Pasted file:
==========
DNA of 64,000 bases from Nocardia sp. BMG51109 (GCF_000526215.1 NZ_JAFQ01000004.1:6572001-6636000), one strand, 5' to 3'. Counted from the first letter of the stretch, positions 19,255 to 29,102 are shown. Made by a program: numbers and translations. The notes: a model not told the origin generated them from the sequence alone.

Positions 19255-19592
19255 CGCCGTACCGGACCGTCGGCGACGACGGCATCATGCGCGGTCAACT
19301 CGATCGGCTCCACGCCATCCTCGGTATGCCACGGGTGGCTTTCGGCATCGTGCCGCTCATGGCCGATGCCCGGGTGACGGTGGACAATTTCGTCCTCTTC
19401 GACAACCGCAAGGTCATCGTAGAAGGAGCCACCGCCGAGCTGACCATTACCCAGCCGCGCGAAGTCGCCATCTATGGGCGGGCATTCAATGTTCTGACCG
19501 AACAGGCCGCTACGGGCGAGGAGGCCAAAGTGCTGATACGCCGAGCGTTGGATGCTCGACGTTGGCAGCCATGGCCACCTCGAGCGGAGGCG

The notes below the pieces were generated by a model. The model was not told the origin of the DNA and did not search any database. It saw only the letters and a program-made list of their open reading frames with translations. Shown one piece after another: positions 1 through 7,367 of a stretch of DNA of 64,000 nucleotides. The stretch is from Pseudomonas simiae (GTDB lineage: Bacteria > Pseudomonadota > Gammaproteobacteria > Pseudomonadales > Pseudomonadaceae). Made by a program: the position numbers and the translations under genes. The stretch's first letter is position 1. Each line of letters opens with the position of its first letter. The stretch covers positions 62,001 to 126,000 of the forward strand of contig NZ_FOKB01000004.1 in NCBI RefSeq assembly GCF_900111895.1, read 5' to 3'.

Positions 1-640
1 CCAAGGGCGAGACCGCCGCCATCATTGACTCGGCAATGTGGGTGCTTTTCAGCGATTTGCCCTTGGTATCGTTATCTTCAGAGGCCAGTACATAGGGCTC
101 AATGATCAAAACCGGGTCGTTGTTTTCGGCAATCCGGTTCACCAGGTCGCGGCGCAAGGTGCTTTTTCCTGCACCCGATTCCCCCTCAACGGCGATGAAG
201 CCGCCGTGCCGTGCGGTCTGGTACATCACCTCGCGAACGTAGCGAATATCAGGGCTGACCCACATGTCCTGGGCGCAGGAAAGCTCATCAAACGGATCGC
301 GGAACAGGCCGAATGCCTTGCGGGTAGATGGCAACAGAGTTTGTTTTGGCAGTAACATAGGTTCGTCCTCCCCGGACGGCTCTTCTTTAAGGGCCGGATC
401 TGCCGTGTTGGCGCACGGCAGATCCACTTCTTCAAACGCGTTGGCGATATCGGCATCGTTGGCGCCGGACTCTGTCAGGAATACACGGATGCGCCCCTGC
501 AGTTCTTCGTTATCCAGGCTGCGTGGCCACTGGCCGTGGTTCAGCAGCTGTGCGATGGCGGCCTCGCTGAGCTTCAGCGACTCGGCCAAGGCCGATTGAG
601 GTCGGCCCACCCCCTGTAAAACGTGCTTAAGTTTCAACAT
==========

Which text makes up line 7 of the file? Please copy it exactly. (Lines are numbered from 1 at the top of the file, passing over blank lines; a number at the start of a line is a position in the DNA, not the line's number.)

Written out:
The notes below the pieces were generated by a model. The model was not told the origin of the DNA and did not search any database. It saw only the letters and a program-made list of their open reading frames with translations. Shown one piece after another: positions 1 through 7,367 of a stretch of DNA of 64,000 nucleotides. The stretch is from Pseudomonas simiae (GTDB lineage: Bacteria > Pseudomonadota > Gammaproteobacteria > Pseudomonadales > Pseudomonadaceae). Made by a program: the position numbers and the translations under genes. The stretch's first letter is position 1. Each line of letters opens with the position of its first letter. The stretch covers positions 62,001 to 126,000 of the forward strand of contig NZ_FOKB01000004.1 in NCBI RefSeq assembly GCF_900111895.1, read 5' to 3'.